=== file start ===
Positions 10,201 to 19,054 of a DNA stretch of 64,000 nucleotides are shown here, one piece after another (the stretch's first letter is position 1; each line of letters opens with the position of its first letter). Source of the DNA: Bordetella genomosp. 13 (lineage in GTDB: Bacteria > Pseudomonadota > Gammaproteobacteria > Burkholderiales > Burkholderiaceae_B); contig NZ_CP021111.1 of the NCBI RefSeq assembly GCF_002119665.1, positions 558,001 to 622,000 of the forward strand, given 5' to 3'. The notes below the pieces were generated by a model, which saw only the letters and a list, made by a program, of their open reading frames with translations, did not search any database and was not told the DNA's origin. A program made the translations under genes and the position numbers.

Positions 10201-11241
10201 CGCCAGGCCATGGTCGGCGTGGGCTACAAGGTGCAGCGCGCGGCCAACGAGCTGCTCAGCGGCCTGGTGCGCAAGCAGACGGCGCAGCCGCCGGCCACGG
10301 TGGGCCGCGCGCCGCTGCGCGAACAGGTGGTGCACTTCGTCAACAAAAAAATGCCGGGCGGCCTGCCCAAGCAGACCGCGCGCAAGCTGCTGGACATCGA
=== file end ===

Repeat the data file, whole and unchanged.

Positions 10,201 to 19,054 of a DNA stretch of 64,000 nucleotides are shown here, one piece after another (the stretch's first letter is position 1; each line of letters opens with the position of its first letter). Source of the DNA: Bordetella genomosp. 13 (lineage in GTDB: Bacteria > Pseudomonadota > Gammaproteobacteria > Burkholderiales > Burkholderiaceae_B); contig NZ_CP021111.1 of the NCBI RefSeq assembly GCF_002119665.1, positions 558,001 to 622,000 of the forward strand, given 5' to 3'. The notes below the pieces were generated by a model, which saw only the letters and a list, made by a program, of their open reading frames with translations, did not search any database and was not told the DNA's origin. A program made the translations under genes and the position numbers.

Positions 10201-11241
10201 CGCCAGGCCATGGTCGGCGTGGGCTACAAGGTGCAGCGCGCGGCCAACGAGCTGCTCAGCGGCCTGGTGCGCAAGCAGACGGCGCAGCCGCCGGCCACGG
10301 TGGGCCGCGCGCCGCTGCGCGAACAGGTGGTGCACTTCGTCAACAAAAAAATGCCGGGCGGCCTGCCCAAGCAGACCGCGCGCAAGCTGCTGGACATCGA